Comics Reviews: Superman 357, Action 517, DC Comics Presents 31, Warlord 43

Superman 357 coverSuperman #357 – “Food for a God” – Cary Bates/Curt Swan/Frank Charamonte

Last issue, Vartox dropped by to let Superman know he was using his hyper-powers as champion for a planet called Tynola, but he also gave Supes a secret message saying he needed help. Vartox said the Tynolans had been staging disasters for him to fix and he wanted to find out why. When Superman arrived on Tynola, he and Vartox staged a fight and Superman was captured and imprisoned. This story opens with people back on Earth (Jimmy, Lois, Lana) wondering where Superman is (and in Lois’s case, wondering about Clark too). On Tynola, Vartox is still taking care of manufactured crises, while Superman languishes in a bubble suspended in energy-absorbing liquid. Supes has toSuperman busts out make it look good for his captors, so he tries to escape by bouncing the bubble around like a pinball, but the liquid absorbs all the impact. Superman is only using about 90% of his strength though, since he’s not ready to escape just yet; his prison is the perfect place from which to observe the Tynolans with his x-ray vision and super-hearing. He spies on a meeting where the Tynolans discuss their master plan: every time Vartox uses his power to stop a “disaster”, he’s charged with Mosmic radiation. Once he’s been saturated with Mosmic rays, Vartox will be fed to a gigantic outer space creature called Moxumbra. Superman decides he’d better warn Vartox, so he uses all his strength to bust out of the bubble. The Tynolans are ready for that and fill the liquid medium around the bubble with red sun radiation, which weakens Superman so much he’s paralyzed. The Tynolans use Superman as bait for Superman saves Vartoxtheir sacrifice to Moxumbra; they shoot him into space, knowing Vartox will rescue him and be eaten by Moxumbra. (The Tynolans say Moxumbra can’t feed on Superman, even if he were charged with Mosmic radiation, because he’s invulnerable.) The trap works and Vartox speeds into space to save Superman from Moxumbra (which looks a bit like the Doomsday Machine from Star Trek). Superman warns Vartox about the trap, but he’s already in Moxumbra’s grip, being drained so much that he starts to fade away. Superman tells Vartox to transfer the Mosmic radiation to him and that shifts Moxumbra’s attention to the Man of Steel, leaving Vartox okay. As the Tynolans surmised, Moxumbra can’t digest Superman and it flies off into space with a cosmic gut-ache. Vartox decides to stick around and help the Tynolans; apparently their questionable morality was due to Moxumbra’s influence, so now that it’s gone, the Tynolans need guidance. Back on Earth, Clark gives Lois a really shitty excuse for his absence, but she seems to buy it. Some reporter.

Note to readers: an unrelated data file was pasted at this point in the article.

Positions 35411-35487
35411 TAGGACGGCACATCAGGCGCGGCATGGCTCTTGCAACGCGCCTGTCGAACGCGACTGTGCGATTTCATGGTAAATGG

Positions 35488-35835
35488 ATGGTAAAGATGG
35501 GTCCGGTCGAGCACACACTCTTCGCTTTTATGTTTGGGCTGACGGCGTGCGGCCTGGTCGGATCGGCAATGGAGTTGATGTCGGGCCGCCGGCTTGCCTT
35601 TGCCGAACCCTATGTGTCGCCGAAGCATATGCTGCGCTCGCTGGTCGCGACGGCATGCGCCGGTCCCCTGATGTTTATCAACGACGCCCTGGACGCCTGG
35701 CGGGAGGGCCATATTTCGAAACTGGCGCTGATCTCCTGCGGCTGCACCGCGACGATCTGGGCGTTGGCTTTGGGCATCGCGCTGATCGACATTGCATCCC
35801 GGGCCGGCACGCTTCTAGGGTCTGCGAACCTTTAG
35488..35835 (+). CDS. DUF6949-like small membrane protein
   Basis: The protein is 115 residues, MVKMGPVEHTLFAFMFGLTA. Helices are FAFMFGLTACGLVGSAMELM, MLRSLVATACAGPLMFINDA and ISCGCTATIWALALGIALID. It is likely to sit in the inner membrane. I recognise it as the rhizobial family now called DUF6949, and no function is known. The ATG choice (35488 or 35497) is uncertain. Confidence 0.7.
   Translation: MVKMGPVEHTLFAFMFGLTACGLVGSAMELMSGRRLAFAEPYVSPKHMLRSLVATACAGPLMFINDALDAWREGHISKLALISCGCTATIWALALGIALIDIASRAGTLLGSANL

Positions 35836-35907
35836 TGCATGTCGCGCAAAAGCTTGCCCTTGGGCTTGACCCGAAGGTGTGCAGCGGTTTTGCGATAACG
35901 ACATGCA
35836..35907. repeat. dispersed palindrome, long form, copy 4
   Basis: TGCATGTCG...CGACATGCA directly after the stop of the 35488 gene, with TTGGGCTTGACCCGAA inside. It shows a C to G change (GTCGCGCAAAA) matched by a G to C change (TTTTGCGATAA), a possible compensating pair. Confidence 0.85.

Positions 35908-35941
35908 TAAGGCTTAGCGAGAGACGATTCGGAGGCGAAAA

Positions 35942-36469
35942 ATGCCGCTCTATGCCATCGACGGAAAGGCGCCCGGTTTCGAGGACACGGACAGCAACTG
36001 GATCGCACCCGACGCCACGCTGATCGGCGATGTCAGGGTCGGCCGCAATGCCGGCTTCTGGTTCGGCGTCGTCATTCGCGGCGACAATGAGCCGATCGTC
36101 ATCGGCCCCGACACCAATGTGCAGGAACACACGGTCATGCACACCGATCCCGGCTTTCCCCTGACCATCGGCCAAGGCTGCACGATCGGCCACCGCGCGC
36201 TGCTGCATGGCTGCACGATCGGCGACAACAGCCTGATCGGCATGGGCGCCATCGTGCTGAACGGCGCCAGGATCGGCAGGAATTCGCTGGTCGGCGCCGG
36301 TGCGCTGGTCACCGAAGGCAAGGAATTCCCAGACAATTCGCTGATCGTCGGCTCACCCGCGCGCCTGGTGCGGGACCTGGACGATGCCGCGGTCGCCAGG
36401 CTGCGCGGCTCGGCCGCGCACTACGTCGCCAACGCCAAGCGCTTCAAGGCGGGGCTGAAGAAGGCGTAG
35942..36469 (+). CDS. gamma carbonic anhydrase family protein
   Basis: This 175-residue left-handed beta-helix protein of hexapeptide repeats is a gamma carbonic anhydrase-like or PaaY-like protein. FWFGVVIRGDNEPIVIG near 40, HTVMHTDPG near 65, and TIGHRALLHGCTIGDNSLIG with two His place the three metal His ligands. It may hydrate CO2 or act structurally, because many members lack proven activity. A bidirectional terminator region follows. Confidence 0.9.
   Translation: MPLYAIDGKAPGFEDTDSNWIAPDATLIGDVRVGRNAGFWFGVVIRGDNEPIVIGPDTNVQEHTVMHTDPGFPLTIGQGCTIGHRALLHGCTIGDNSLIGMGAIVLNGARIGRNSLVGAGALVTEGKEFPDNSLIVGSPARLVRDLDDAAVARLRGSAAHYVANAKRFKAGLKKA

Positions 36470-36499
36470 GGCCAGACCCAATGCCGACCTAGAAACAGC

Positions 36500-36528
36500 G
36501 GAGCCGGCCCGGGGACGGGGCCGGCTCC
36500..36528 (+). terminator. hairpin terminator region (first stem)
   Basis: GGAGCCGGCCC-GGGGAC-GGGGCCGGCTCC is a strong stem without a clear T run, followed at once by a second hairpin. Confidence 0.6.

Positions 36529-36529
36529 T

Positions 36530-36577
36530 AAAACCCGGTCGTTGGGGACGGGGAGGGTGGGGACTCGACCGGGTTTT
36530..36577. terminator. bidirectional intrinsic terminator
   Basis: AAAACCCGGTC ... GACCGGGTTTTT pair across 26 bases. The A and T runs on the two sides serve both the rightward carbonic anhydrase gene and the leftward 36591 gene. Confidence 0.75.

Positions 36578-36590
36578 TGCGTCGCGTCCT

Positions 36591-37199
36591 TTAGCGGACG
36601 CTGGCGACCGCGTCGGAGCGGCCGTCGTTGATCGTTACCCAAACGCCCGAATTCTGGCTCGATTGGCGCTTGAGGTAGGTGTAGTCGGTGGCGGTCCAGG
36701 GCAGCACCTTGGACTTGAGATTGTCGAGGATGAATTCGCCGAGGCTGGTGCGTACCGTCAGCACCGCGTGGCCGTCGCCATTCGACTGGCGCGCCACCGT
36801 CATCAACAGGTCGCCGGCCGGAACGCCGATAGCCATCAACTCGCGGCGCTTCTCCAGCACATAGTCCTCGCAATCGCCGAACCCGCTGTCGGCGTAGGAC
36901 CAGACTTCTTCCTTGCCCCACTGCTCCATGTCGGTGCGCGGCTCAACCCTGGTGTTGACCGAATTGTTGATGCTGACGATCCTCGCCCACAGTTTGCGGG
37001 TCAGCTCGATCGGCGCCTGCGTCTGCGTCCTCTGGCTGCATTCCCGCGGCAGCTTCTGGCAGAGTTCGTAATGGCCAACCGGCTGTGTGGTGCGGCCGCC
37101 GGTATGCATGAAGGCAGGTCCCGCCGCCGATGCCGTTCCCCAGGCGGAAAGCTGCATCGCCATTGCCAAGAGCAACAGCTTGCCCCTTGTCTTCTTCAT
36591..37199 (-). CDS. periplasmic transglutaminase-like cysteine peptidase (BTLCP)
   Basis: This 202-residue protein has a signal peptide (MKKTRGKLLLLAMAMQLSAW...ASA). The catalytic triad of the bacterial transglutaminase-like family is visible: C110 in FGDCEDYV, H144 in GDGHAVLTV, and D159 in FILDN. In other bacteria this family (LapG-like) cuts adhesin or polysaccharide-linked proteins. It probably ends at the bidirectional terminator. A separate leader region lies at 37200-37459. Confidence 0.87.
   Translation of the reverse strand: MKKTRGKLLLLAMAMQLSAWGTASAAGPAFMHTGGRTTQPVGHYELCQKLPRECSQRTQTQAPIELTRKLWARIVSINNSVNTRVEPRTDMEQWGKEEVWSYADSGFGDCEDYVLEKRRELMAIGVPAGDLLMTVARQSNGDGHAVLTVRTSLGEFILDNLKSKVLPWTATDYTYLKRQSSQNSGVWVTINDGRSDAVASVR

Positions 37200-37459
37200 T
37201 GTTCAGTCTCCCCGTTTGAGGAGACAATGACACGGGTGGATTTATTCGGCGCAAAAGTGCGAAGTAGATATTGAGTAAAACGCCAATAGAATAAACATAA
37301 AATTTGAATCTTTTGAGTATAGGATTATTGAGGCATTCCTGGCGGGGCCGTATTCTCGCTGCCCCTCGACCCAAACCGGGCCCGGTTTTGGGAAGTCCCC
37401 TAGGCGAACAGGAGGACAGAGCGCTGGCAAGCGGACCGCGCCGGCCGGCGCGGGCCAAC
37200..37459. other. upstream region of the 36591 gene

Action 517 coverAction #517 – “The War for Peace” – Gerry Conway/Curt Swan/Dave Hunt